This addition to the Helm Identification Guide series covers 253 species of galliform bird, with full accounts given to a further four distinctive subspecies which the authors feel merit separate treatment. Some 67 of these taxa occur in the Afrotropical region, for which the species treatment adopted is largely conservative. They do, however, as one of the aforementioned four subspecies, treat the Kenya Crested Guineafowl Guttera (pucherani) pucherani separately from Crested Guineafowl G. (p.) edouardi, and state that, although usually considered conspecific, the two forms overlap marginally in the East Rift Valley of Kenya, from where no intermediates are known.
The layout of the book will be familiar to those who own or have used others in this series. The introductory section in this volume is short to the point of being perfunctory - it occupies significantly less space than the seven pages of the contents or systematic list of species, which precede it. As such, it consists of little more than a glossary, four sketches of bird topography, an explanation of the layout of the book and some paragraphs on the gaps in our knowledge, and conservation.
The succeeding 72 colour plates are the work of seven different artists, which means that there is a wide range of styles on offer. Some appear rather old-fashioned, while others are much more pleasing to the modern eye; some come with a large amount of background detail, others are much more stark, showing only the bird; some depict several views of each species, with sexual differences and distinctive subspecies illustrated, perched and in flight, for others the illustration is of a single individual. I particularly like the buttonquails, whose rather maniacal facial expression the artist Kim Franklin has caught well. In this volume, the distribution maps are included with the plate legends on the facing page. They are therefore fairly small - about the size of the average African postage stamp.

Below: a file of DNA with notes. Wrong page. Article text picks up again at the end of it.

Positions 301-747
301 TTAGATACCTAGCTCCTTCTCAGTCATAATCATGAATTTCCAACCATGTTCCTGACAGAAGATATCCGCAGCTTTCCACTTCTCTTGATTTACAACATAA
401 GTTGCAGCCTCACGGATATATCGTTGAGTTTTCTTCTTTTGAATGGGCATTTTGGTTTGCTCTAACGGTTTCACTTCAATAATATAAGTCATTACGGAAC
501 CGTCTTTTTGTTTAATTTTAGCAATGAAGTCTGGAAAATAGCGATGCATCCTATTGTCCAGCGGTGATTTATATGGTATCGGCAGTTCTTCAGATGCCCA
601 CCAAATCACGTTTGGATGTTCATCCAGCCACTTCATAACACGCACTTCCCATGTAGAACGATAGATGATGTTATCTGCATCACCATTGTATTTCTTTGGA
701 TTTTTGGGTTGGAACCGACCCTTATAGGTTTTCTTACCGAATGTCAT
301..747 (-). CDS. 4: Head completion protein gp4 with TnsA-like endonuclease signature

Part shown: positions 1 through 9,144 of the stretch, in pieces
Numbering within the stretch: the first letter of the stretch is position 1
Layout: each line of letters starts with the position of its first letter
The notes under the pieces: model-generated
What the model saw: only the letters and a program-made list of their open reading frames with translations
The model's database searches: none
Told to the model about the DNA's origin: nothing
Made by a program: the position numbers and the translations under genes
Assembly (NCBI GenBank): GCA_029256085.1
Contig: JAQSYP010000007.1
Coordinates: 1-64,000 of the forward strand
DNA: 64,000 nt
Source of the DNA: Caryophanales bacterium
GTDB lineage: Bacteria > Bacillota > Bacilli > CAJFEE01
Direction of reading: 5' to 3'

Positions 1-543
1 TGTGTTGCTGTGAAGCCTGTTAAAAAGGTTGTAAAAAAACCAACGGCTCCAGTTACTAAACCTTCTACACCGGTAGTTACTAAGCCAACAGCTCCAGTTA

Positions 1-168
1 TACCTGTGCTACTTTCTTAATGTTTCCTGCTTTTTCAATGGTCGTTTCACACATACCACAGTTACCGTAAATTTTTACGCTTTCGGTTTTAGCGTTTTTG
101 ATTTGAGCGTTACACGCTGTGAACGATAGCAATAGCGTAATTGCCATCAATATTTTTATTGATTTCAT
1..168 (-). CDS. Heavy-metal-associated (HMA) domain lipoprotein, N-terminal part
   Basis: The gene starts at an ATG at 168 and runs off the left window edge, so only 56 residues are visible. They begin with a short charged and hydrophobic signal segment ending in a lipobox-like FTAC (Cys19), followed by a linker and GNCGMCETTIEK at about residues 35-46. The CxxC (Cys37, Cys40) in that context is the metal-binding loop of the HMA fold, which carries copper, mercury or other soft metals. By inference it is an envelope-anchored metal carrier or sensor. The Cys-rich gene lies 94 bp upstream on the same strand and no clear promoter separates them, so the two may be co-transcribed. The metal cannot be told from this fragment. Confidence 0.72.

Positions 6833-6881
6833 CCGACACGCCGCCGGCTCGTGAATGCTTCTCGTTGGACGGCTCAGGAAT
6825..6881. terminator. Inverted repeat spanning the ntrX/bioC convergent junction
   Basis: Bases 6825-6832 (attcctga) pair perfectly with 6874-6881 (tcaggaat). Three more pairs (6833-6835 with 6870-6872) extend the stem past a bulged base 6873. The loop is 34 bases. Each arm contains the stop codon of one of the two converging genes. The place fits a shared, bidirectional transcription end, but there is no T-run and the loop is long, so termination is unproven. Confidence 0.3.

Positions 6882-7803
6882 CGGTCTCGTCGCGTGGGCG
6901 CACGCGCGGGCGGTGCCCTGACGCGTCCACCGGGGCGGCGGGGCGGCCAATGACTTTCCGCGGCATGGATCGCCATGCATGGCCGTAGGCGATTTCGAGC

The species accounts follow a shorter (2-3 sentences) or longer (up to a page) introduction to each genus. They are broken down into sections entitled identification, description, geographical variation (which includes details of subspecies), measurements, habitat, voice, habits, breeding, distribution, status and references. Strangely, however, the length of these accounts varies considerably between groups. Thus, while Turnix sylvatica [here called Small Buttonquail, although larger in almost all measurements than Black-rumped Buttonquail T. hottentota, and not to be confused with Little Buttonquail T. velox of Australia...] receives nearly three pages of text and 11 references, most francolins fair very much worse, often with only one reference given, usually Urban et al. In many cases, the accounts appear little more than re-hashes of the BoA text. The text for the admittedly poorly known Finsch's Francolin Francolinus finschi amounts to fewer than 400 words and ends with, in addition to BoA, a reference to 'Jean 2000' which does not appear in the 26-page Bibliography section that closes the book. Even more conspicuous by their absence is any reference at all to Harrison et al. or Little et al. The Democratic Republic of Congo is called Zaire throughout.
Overall, the rather uneven treatment of this book is exemplified by the fact that two authors are credited on the front cover, with a third, the editor of this Bulletin no less, being added on the title page. This, plus the two separate lists of acknowledgements, leads one to infer this book has perhaps had a somewhat checkered history. Rather than speculate any further on that however, I shall instead try and find out the story behind the introduction of Erckel's Francolin F. erckelii into Hawaii. Thereby hangs a tale I feel sure.